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KFTC Needs to Stop Pretending: DMA-style Regulation Isn’t Coming to the U.S. in 2024

According to recent Korean press articles, Korea Fair Trade Commission (KFTC) officials have been promoting Korean policy proposals modeled on the European Union’s Digital Markets Act (DMA) by making a particular claim: the U.S. is poised to pass a DMA-style law in the next year, so Korea should follow suit. There’s just one problem: the claim is false, as everyone in Washington, DC knows that the bill is dead. In fact, the U.S. bill in question, the American Innovation and Choice Online Act (AICOA), died two years ago in the 117th Congress, and there has never been a serious effort to resurrect it in the current 118th Congress. 

KFTC officials appear to have misinterpreted the purely symbolic reintroduction of the AICOA bill in the current Congressional term as though a bill introduction indicated passage, not understanding that only 2% to 8% of bills introduced in any given term of the U.S. Congress in the 21st Century have become enacted legislation. Most introduced bills remain just as symbolic and dormant as the current iteration of AICOA, with at least 80% of introduced bills in each Congressional term seeing no activity whatsoever.

There have been policy areas where U.S. legislators have considered imposing regulations on the digital economy in the current Congress, and yet there has been no serious effort to advance the AICOA bill. This is because there is a widespread recognition within Washington, DC that “AICOA was a bill that deserved to die. Many of its consequences are uncertain, but others are just plain bad.” Indeed, researchers found that, if implemented, AICOA would have cost leading U.S. employers $319 billion and cost consumers $22 billion, while costing U.S. pension plans $109 billion by the 2030s.

Many leading antitrust experts from both major U.S. political parties agree that the “gatekeeper” approach to platform regulation and competition policy found in AICOA and the DMA–wherein government authorities designate specific firms for ex ante regulations and antitrust scrutiny that do not apply to non-designated competitors–is poorly thought out and should be discarded. As Herbert Hovenkamp concluded, “the ‘gatekeeper’ approach to competition policy should be abandoned. It is too narrow because it ignores the conduct of firms that are not designated as gatekeepers, including offline sellers who are not included no matter what their size. It is too broad because it overreaches, often egregiously, to condemn competitively harmless conduct by firms defined as gatekeepers. In sum, it puts its enforcement energy in the wrong places.”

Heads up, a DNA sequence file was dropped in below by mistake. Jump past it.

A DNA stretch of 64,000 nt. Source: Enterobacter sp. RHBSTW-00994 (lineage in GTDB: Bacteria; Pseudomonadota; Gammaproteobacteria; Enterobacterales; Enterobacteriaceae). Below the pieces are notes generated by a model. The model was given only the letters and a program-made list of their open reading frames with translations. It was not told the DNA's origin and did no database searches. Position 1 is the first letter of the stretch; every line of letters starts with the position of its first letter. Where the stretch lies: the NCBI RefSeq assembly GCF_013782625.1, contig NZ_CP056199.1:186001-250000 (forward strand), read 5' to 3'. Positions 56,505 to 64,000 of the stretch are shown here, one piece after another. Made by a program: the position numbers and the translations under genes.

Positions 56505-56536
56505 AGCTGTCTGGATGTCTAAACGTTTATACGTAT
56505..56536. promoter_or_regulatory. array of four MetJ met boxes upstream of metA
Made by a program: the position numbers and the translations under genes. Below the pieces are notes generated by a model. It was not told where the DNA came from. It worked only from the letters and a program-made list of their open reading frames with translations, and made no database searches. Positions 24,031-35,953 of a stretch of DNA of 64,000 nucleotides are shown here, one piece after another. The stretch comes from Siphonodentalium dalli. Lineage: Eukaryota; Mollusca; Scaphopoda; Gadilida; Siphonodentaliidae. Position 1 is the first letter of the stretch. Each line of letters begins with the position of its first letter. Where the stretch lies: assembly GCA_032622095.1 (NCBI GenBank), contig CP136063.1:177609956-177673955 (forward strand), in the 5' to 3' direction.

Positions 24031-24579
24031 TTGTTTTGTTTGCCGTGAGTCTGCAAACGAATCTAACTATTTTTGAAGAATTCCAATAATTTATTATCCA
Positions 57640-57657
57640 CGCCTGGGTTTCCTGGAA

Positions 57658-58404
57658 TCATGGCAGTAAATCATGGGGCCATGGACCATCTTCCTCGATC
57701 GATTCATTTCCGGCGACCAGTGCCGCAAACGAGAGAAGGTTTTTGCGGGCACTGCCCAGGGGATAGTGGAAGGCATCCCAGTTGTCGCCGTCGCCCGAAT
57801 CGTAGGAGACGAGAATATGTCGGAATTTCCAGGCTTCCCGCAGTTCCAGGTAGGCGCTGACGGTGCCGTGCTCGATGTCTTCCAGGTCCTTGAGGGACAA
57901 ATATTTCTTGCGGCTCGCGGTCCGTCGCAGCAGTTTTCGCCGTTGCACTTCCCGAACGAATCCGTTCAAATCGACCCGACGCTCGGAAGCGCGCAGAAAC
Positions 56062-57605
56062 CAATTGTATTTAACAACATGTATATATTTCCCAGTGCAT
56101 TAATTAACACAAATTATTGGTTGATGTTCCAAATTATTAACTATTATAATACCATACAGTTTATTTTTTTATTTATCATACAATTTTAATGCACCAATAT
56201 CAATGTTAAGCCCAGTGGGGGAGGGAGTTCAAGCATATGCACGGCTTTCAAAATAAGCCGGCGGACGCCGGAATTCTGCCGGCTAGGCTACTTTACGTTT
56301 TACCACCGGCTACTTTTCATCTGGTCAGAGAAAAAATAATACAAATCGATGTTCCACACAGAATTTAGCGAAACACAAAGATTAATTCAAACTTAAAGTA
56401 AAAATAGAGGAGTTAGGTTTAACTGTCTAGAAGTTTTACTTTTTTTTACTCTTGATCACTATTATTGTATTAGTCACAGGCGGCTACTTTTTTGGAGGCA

Beyond U.S. legislation, Korean officials should also take note that enforcement actions taken by the U.S. Federal Trade Commission and the Department of Justice against technology companies have failed across the board. There is in fact a broadly held view in the United States that the FTC in particular has run up against a brick wall in U.S. courts. The FTC’s novel and tendentious legal theories are gaining no traction in the United States, and are straining the reputation and good functioning of the FTC.

In short, AICOA—and the novel antitrust theories underpinning it—are dead and there is no pathway for any DMA-style law to pass in this Congress or become caselaw through enforcement actions in U.S. courts. KFTC officials and other Korean advocates for DMA-style policies should stop making false claims about U.S. policy developments, and should instead consider the many inherent flaws in a “gatekeeper” approach to platform regulation or competition policy. They need look no further than the extremely complex implementation of the DMA in Europe to see how such a policy can create a wide range of unintended consequences and costs without generating meaningful benefits for consumers.


Some, if not all of society’s most useful innovations are the byproduct of competition. In fact, although it may sound counterintuitive, innovation often flourishes when an incumbent is threatened by a new entrant because the threat of losing users to the competition drives product improvement. The Internet and the products and companies it has enabled are no exception; companies need to constantly stay on their toes, as the next startup is ready to knock them down with a better product.